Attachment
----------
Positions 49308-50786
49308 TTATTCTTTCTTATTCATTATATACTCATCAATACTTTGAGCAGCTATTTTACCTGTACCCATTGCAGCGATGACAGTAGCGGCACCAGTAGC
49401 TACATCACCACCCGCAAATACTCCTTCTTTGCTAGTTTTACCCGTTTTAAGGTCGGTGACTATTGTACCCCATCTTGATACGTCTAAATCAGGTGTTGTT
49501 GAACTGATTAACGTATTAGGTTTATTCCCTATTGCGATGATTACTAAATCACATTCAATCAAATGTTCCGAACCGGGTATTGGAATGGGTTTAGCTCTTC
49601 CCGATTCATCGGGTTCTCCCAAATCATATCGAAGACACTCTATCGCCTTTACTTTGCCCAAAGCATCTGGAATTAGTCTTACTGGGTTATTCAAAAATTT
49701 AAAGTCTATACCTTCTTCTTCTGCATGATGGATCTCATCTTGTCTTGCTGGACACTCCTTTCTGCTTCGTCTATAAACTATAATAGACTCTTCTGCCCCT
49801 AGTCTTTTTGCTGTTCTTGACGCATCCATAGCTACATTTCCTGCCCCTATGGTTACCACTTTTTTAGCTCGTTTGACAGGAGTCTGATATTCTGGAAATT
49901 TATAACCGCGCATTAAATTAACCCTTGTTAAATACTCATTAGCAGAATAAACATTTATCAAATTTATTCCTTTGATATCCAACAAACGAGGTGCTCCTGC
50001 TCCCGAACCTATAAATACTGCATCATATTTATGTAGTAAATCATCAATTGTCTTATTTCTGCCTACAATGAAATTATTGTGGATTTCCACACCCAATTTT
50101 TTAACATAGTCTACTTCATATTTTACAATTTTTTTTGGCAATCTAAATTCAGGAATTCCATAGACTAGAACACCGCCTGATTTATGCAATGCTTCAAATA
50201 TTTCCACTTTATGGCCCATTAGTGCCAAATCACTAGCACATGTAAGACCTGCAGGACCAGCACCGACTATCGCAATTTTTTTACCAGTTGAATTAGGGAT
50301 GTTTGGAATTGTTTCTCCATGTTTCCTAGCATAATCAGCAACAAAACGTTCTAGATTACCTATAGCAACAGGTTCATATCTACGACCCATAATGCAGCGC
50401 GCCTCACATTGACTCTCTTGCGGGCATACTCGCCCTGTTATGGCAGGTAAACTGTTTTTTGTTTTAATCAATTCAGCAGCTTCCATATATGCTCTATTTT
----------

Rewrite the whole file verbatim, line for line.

Positions 49308-50786
49308 TTATTCTTTCTTATTCATTATATACTCATCAATACTTTGAGCAGCTATTTTACCTGTACCCATTGCAGCGATGACAGTAGCGGCACCAGTAGC
49401 TACATCACCACCCGCAAATACTCCTTCTTTGCTAGTTTTACCCGTTTTAAGGTCGGTGACTATTGTACCCCATCTTGATACGTCTAAATCAGGTGTTGTT
49501 GAACTGATTAACGTATTAGGTTTATTCCCTATTGCGATGATTACTAAATCACATTCAATCAAATGTTCCGAACCGGGTATTGGAATGGGTTTAGCTCTTC
49601 CCGATTCATCGGGTTCTCCCAAATCATATCGAAGACACTCTATCGCCTTTACTTTGCCCAAAGCATCTGGAATTAGTCTTACTGGGTTATTCAAAAATTT
49701 AAAGTCTATACCTTCTTCTTCTGCATGATGGATCTCATCTTGTCTTGCTGGACACTCCTTTCTGCTTCGTCTATAAACTATAATAGACTCTTCTGCCCCT
49801 AGTCTTTTTGCTGTTCTTGACGCATCCATAGCTACATTTCCTGCCCCTATGGTTACCACTTTTTTAGCTCGTTTGACAGGAGTCTGATATTCTGGAAATT
49901 TATAACCGCGCATTAAATTAACCCTTGTTAAATACTCATTAGCAGAATAAACATTTATCAAATTTATTCCTTTGATATCCAACAAACGAGGTGCTCCTGC
50001 TCCCGAACCTATAAATACTGCATCATATTTATGTAGTAAATCATCAATTGTCTTATTTCTGCCTACAATGAAATTATTGTGGATTTCCACACCCAATTTT
50101 TTAACATAGTCTACTTCATATTTTACAATTTTTTTTGGCAATCTAAATTCAGGAATTCCATAGACTAGAACACCGCCTGATTTATGCAATGCTTCAAATA
50201 TTTCCACTTTATGGCCCATTAGTGCCAAATCACTAGCACATGTAAGACCTGCAGGACCAGCACCGACTATCGCAATTTTTTTACCAGTTGAATTAGGGAT
50301 GTTTGGAATTGTTTCTCCATGTTTCCTAGCATAATCAGCAACAAAACGTTCTAGATTACCTATAGCAACAGGTTCATATCTACGACCCATAATGCAGCGC
50401 GCCTCACATTGACTCTCTTGCGGGCATACTCGCCCTGTTATGGCAGGTAAACTGTTTTTTGTTTTAATCAATTCAGCAGCTTCCATATATGCTCTATTTT